Bridge to Peace is Lisa’s most recent project which promotes healing and non-violence. The compositions range from prayers to anthems and are beautifully produced by Sam Glaser.
Liner notes for Bridge To Peace Gesher L’Shalom
1) Pray For Peace: This song was inspired at D.L.T.I., Davvenen Leadership Training Institute during the Shabbat morning service. The melody for Sha-a-lu Sh’lom Yerushalayim popped into my head when I read the liturgy and I left the service for a few moments to go to the bathroom, stepped into the stall and recorded it into my phone!! The melody for that part stayed there in my phone for quite some time until I discovered it by accident and began singing some countermelodies. Dana B. and I first sang it at Friday Evening Services after the silent prayer, she staying on the bottom part and me joining her with the Hebrew, then the English prayer for Jerusalem. It all fit quite nicely together in the end. The prayer is meant for Shabbat Morning and can be adapted for Yom Yerushalayim, Yom HaAtza-ut, Kabbalat Shabbat, as an anthem or any occasion in which our prayers are focused on peace for the world and toward Jerusalem, our spiritual home. It can easily be sung by youth, teen or adult choirs!
2) Bim Bam: Since I was a child I’ve been singing the old melody for this Niggun. While staying up at my summer home in the Redwood Forest on the Klamath River in Del Norte County of California, I was celebrating Shabbat alone. The beauty of the trees and sound of the breeze gave me this melody and I recorded a video of the first part of the song. When I returned to my congregation I introduced the simple tune to my youth choir who loved it! When I brought it to Sam, we recorded the two parts together and decided a third was needed. Sam wrote the bidi bidi bidi bidi bim bam and that’s how the song came together! The Niggun is simple enough to teach to any age choir or group and be sung with the congregation and is appropriate for Kabbalat Shabbat, the Shabbat table, song leading sessions or any occasion where the spirit of Shabbat is being brought into our hearts!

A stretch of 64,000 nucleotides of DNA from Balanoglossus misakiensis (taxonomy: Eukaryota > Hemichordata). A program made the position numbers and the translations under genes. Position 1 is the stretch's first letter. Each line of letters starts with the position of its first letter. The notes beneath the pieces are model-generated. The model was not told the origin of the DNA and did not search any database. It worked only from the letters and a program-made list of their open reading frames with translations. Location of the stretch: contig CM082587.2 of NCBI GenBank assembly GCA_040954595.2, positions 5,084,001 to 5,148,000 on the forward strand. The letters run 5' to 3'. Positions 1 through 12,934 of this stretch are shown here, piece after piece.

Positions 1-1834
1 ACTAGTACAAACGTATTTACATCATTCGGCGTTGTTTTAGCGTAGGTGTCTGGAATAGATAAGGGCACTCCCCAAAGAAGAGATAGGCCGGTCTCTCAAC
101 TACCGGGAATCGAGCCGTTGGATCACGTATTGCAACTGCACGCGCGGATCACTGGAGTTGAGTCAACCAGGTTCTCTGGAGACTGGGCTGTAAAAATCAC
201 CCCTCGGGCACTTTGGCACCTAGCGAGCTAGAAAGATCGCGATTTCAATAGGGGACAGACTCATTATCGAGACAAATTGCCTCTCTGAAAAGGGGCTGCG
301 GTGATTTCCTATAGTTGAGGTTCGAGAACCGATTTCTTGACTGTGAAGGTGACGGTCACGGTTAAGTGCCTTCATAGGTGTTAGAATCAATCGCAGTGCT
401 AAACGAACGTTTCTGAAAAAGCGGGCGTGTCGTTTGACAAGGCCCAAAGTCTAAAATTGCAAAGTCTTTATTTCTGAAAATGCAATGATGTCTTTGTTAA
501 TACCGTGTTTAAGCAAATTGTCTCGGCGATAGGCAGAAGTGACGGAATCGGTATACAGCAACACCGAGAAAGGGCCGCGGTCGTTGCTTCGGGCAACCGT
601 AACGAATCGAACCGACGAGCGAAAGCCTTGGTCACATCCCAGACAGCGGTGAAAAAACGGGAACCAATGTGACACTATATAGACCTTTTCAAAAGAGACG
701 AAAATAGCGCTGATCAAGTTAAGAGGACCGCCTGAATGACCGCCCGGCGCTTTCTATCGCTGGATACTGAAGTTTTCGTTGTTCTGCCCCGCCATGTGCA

3) Bring Healing Down: For two years I worked as a Chaplain Intern at Georgetown Medstar University Hospital in Washington D.C. It was a Catholic Hospital where I worked with people of all faith traditions and beliefs. My regular rounds were done in the elective limb surgery ward, leg, knee, hip and back surgeries but I also did many overnight shifts where I served all areas of the hospital including I.C.U., Trauma and Emergency as well as Neo Natal I.C.U. This prayer was inspired by an African American family in need of prayer after their son unexpectedly lost his leg to accident. I had heard the term “bringing healing down” chanted and prayed by many of the Christian and Baptist clergy and the melody for this prayer spontaneously wrote itself as I was at the bedside of my patient with his family surrounding him. From that time on I used it to pray with most non-Jewish patients and families. While recording the prayer we decided to add the Hebrew equivalent to each verse, a social justice component and the Halleluia Jewish gospel style feel which is so signature to my music. Now I use the prayer in Jewish, Interfaith and part of my chaplaincy work in Nursing homes and Assisted living centers. This prayer is a healing and social action zipper song and can be used interactively with groups or individuals as they add their own wishes of “what to bring down” to their hearts and spirits. Hebrew can be substituted with English words for God, Yah, Holy One of Blessing, God our Father, Allah or any other name for G-d of those praying.